Bryce Blum, October 13, 2016

Betting And eSports: The Crossroads

Earlier today, Unikrn announced that it is one of the founding members of the Esports Integrity Coalition (ESIC), a not for profit association created to provide an overarching integrity function for esports. ESIC’s ultimate goal is to become the primary regulatory body responsible for safeguarding competitive integrity throughout the industry. This is a lofty goal, to be sure. And if I’m being honest, I can’t sit here today and guarantee ESIC will be successful. But the threats to competitive integrity are mounting, the stakes have never been higher, and it’s time for the industry to take a concrete first-step toward the type of self-regulation it desperately needs.

The most recent estimates from Narus Advisors project that $8 billion will be wagered surrounding major esports titles in 2016. That’s not a bad thing. Quite to the contrary. Betting can drive engagement around events, increasing viewership and a wide array of monetization opportunities. This is the vision on which Unikrn was built. Yet wagering undoubtedly comes with many potential pitfalls.

Underage betting and match fixing are real problems. They are also issues that the regulated gambling industry has decades of experience addressing. Licensing requirements around the world are why operators such as Unikrn implement thorough, vetted protocols in each of these areas.

Real-money bettors on Unikrn undergo rigorous account verification. While the privacy laws and third party databases available cause this process to vary by jurisdiction, every real-money user must affirmatively prove that they are of legal gambling age.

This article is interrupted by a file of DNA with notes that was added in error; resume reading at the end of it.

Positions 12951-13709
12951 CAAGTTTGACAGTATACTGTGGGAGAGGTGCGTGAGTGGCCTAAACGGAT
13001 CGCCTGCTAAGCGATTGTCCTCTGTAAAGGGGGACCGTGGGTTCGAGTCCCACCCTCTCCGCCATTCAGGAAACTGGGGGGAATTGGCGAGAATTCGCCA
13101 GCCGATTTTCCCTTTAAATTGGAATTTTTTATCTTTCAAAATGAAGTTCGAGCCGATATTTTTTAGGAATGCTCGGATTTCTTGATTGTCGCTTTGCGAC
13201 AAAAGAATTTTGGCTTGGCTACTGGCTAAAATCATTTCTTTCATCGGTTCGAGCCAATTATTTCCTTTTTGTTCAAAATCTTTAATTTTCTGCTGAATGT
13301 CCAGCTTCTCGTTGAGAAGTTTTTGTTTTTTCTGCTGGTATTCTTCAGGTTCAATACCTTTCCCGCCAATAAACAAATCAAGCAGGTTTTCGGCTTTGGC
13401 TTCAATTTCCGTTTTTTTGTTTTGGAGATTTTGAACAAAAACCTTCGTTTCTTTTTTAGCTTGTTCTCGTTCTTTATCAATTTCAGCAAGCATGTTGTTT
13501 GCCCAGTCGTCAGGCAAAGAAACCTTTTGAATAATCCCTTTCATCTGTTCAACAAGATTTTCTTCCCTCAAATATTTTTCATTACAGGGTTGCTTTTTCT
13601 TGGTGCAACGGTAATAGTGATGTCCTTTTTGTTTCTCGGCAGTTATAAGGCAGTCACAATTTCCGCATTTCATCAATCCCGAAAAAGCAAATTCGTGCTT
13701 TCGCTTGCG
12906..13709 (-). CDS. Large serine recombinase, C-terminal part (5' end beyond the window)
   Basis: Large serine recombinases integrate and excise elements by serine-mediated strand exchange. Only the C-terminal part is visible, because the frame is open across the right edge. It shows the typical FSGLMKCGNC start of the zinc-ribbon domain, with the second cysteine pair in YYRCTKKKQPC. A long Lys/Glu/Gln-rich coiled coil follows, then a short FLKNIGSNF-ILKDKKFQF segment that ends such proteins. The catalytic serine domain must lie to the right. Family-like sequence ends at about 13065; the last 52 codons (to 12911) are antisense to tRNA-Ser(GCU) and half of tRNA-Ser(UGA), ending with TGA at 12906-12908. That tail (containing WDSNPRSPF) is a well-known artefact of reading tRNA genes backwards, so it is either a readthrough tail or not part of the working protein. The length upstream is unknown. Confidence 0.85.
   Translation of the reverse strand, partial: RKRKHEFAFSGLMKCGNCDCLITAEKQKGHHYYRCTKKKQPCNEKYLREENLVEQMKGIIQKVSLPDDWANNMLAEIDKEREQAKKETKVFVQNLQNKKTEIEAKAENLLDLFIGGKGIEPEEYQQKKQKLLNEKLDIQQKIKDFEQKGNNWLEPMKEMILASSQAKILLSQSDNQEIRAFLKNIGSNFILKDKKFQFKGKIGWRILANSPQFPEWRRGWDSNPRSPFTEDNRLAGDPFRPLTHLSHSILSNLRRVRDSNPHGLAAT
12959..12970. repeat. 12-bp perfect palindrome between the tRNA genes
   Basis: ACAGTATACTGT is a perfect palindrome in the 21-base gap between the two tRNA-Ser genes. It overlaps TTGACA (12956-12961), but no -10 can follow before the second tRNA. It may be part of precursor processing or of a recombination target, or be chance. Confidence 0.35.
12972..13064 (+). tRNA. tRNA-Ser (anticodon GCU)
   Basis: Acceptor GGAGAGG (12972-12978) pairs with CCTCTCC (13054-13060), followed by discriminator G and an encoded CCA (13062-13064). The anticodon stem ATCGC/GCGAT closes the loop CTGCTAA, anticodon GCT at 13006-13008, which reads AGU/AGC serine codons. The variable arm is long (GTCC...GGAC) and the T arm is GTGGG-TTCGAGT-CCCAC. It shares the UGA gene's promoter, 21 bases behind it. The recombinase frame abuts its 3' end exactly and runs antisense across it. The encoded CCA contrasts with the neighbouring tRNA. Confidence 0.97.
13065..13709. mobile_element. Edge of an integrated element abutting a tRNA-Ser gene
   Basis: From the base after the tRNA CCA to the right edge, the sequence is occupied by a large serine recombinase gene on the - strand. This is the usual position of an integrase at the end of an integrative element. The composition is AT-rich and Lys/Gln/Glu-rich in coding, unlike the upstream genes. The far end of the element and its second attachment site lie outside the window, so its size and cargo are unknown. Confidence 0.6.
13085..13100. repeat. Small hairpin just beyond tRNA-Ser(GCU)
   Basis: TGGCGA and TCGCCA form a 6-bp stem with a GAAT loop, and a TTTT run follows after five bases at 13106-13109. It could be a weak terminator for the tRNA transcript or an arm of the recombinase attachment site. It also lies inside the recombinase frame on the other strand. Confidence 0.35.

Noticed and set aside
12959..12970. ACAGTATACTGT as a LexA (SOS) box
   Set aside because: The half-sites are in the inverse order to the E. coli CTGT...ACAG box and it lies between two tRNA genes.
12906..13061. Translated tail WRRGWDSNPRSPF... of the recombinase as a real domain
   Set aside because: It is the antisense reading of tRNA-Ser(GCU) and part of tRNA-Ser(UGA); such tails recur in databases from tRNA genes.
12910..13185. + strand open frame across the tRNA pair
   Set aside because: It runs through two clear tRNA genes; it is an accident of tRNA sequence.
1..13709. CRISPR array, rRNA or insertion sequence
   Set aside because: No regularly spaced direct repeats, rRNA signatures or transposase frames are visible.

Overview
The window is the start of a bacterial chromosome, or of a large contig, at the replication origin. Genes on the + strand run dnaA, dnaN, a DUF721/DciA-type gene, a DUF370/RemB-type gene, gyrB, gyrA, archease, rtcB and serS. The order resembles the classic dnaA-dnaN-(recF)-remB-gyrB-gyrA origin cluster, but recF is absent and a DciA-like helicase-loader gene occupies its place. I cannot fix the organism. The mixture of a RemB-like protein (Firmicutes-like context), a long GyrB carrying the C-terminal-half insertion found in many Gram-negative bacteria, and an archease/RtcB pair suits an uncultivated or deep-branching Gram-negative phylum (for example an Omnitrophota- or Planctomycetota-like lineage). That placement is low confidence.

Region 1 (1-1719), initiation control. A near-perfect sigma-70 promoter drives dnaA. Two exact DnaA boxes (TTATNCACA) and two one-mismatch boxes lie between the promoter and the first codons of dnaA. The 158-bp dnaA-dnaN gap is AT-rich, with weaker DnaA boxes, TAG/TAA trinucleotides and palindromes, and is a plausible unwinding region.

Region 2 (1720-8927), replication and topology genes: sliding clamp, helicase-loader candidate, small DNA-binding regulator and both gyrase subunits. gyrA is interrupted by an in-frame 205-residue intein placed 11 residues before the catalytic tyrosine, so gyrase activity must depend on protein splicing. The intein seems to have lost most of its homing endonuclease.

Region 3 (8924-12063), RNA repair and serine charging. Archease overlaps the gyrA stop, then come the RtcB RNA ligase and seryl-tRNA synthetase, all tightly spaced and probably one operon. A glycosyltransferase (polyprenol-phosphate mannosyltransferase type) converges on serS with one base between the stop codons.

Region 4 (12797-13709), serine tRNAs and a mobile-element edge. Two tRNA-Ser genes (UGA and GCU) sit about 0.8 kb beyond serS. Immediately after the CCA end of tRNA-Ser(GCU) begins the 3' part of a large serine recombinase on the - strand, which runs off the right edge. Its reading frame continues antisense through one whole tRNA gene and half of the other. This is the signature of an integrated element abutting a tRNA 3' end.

Meanwhile, our back end actively monitors wagering activity in order to flag suspicious betting. We have expectations, grounded in historical data, which helps us identify unusual betting behaviors. We track line movement, changes in account tendencies, IP addresses, and so much more, all so that we can prevent match fixing before it occurs. And when unusual activity does arise, we don’t sit back and ignore it—we work with competition organizers to investigate and address the issue.

The problem for esports is that sites like Unikrn are the exception, not the rule. More than 90% of the esports betting market comes in the form of skin-betting, where the operators are neither licensed nor regulated in any meaningful capacity. In this environment, underage gambling is allowed to thrive and match-fixing goes largely unchecked—not to mention the potential for fraud, rigged results, and other misconduct that has recently come to the fore in the controversies surrounding CSGOLotto and CSGODiamonds.

This is no longer a small problem. Esports have never been more popular and the recent scandals in CSGO have garnered mainstream media coverage around the world. The writing is already on the wall. The scandals will get bigger and they will cast the entire industry in the type of negative light that discourages investment and stagnates growth. Moreover, we’ll leave ourselves susceptible to outside regulation by bodies without a meaningful understanding of who we are or what we do.

This is the environment in which ESIC is launching.

ESIC represents a real opportunity to draw on the collective wisdom and resources of key stakeholders throughout the industry to tackle a problem that desperately needs a solution. Hopefully, in time, more parties will come to the table to join that conversation. This is one issue—maybe the only issue—on which the entire industry should be united.

Bryce Blum

Bryce Blum is Unikrn's Director of Esports and In-House Counsel